for D. G. someone
raised in a landscape short of rain

Someone imagines that he sees a cat
Crouching in these hot hills—another burns
For the lounging odalisk which he discerns
Couched in the same duncolored folds of what
Is, underneath, mere stone—despite its range
Of attitudes, characters, reveries . . . .
Two of the nearer hills, encouraged, rise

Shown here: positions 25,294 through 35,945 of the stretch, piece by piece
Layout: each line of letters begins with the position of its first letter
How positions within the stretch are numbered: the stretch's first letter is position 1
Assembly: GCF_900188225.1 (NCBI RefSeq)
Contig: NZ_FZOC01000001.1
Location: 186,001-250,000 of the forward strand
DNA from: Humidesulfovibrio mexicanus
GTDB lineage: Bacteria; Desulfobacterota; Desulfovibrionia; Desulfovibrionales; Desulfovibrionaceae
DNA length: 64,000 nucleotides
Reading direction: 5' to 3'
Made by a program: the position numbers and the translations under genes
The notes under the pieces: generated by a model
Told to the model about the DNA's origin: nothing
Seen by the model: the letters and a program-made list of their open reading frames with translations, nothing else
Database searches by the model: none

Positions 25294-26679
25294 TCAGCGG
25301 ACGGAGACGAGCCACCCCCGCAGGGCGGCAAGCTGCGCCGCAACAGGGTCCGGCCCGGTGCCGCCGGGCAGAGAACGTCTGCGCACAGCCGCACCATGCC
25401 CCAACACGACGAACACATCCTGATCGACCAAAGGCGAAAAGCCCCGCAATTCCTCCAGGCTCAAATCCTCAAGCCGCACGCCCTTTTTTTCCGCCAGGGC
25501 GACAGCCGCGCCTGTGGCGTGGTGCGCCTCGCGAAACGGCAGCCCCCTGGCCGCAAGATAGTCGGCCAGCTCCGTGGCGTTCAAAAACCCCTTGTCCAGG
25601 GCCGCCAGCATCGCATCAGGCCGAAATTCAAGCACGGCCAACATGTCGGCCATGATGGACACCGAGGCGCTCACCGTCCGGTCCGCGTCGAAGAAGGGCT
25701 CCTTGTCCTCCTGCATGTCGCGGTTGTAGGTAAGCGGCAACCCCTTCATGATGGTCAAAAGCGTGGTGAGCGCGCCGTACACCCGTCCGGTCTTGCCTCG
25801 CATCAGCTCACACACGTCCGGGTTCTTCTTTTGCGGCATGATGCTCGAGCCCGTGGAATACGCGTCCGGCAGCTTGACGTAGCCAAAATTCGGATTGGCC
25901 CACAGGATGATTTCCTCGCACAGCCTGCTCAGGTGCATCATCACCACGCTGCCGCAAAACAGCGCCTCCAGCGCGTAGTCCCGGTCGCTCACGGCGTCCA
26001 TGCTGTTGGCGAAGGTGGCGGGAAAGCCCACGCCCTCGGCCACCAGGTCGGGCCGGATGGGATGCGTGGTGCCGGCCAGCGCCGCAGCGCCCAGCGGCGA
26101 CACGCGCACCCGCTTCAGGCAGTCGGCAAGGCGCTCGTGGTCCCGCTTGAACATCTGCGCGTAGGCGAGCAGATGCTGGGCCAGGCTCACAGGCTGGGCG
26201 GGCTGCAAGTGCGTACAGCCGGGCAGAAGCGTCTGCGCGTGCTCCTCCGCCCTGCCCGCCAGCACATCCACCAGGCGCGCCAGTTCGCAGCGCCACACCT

Slowly and languorously stretching change

Into a form made of the appetite
To find a form there, let the mind’s eye trace
Imaginary lines to metaphor—
A cat? A woman? A moment and no more:
Mirages ordinary to a place
Stingy with water, generous with light.

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This article originally appeared in The New Criterion, Volume 5 Number 7, on page 44
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